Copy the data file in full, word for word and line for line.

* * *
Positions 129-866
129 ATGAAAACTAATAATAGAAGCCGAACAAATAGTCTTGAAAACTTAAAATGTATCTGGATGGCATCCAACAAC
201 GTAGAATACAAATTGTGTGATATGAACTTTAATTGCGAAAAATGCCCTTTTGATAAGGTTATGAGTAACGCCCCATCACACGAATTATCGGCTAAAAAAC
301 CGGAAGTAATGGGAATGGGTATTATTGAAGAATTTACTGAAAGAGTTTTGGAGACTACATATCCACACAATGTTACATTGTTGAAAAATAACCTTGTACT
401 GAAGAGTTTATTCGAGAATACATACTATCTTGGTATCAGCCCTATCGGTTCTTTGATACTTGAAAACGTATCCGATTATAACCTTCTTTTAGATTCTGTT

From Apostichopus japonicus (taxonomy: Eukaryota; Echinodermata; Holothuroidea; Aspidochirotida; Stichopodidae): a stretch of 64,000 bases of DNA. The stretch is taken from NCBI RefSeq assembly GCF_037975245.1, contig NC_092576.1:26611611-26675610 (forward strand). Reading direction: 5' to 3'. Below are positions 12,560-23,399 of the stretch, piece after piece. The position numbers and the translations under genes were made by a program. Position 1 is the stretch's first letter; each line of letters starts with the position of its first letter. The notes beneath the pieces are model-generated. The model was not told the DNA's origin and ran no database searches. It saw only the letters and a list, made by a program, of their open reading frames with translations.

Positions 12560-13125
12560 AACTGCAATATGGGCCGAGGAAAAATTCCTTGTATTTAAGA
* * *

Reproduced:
Positions 129-866
129 ATGAAAACTAATAATAGAAGCCGAACAAATAGTCTTGAAAACTTAAAATGTATCTGGATGGCATCCAACAAC
201 GTAGAATACAAATTGTGTGATATGAACTTTAATTGCGAAAAATGCCCTTTTGATAAGGTTATGAGTAACGCCCCATCACACGAATTATCGGCTAAAAAAC
301 CGGAAGTAATGGGAATGGGTATTATTGAAGAATTTACTGAAAGAGTTTTGGAGACTACATATCCACACAATGTTACATTGTTGAAAAATAACCTTGTACT
401 GAAGAGTTTATTCGAGAATACATACTATCTTGGTATCAGCCCTATCGGTTCTTTGATACTTGAAAACGTATCCGATTATAACCTTCTTTTAGATTCTGTT

From Apostichopus japonicus (taxonomy: Eukaryota; Echinodermata; Holothuroidea; Aspidochirotida; Stichopodidae): a stretch of 64,000 bases of DNA. The stretch is taken from NCBI RefSeq assembly GCF_037975245.1, contig NC_092576.1:26611611-26675610 (forward strand). Reading direction: 5' to 3'. Below are positions 12,560-23,399 of the stretch, piece after piece. The position numbers and the translations under genes were made by a program. Position 1 is the stretch's first letter; each line of letters starts with the position of its first letter. The notes beneath the pieces are model-generated. The model was not told the DNA's origin and ran no database searches. It saw only the letters and a list, made by a program, of their open reading frames with translations.

Positions 12560-13125
12560 AACTGCAATATGGGCCGAGGAAAAATTCCTTGTATTTAAGA